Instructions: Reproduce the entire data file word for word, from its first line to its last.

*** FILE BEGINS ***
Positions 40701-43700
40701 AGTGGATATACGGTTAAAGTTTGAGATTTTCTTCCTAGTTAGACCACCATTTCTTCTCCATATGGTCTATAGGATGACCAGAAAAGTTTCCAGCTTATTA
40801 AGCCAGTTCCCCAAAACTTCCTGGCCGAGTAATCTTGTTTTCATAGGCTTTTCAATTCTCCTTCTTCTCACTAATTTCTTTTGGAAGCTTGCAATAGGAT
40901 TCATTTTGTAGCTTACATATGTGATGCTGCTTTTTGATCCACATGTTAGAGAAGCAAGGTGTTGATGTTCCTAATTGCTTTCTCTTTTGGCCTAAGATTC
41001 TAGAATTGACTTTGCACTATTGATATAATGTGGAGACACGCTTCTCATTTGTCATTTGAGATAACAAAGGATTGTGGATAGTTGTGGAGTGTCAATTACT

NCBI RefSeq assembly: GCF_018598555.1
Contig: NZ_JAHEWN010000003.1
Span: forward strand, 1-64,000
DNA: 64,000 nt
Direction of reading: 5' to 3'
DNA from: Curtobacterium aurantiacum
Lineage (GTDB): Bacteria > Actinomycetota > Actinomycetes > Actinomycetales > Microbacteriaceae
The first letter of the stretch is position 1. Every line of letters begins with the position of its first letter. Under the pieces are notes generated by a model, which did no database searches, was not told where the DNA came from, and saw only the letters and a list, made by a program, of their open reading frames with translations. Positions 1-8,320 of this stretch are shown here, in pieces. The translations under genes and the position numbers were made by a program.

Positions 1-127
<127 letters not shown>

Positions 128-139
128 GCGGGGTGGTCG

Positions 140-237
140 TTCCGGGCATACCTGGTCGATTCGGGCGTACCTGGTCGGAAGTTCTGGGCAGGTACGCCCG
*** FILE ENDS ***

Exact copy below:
Positions 40701-43700
40701 AGTGGATATACGGTTAAAGTTTGAGATTTTCTTCCTAGTTAGACCACCATTTCTTCTCCATATGGTCTATAGGATGACCAGAAAAGTTTCCAGCTTATTA
40801 AGCCAGTTCCCCAAAACTTCCTGGCCGAGTAATCTTGTTTTCATAGGCTTTTCAATTCTCCTTCTTCTCACTAATTTCTTTTGGAAGCTTGCAATAGGAT
40901 TCATTTTGTAGCTTACATATGTGATGCTGCTTTTTGATCCACATGTTAGAGAAGCAAGGTGTTGATGTTCCTAATTGCTTTCTCTTTTGGCCTAAGATTC
41001 TAGAATTGACTTTGCACTATTGATATAATGTGGAGACACGCTTCTCATTTGTCATTTGAGATAACAAAGGATTGTGGATAGTTGTGGAGTGTCAATTACT

NCBI RefSeq assembly: GCF_018598555.1
Contig: NZ_JAHEWN010000003.1
Span: forward strand, 1-64,000
DNA: 64,000 nt
Direction of reading: 5' to 3'
DNA from: Curtobacterium aurantiacum
Lineage (GTDB): Bacteria > Actinomycetota > Actinomycetes > Actinomycetales > Microbacteriaceae
The first letter of the stretch is position 1. Every line of letters begins with the position of its first letter. Under the pieces are notes generated by a model, which did no database searches, was not told where the DNA came from, and saw only the letters and a list, made by a program, of their open reading frames with translations. Positions 1-8,320 of this stretch are shown here, in pieces. The translations under genes and the position numbers were made by a program.

Positions 1-127
<127 letters not shown>

Positions 128-139
128 GCGGGGTGGTCG

Positions 140-237
140 TTCCGGGCATACCTGGTCGATTCGGGCGTACCTGGTCGGAAGTTCTGGGCAGGTACGCCCG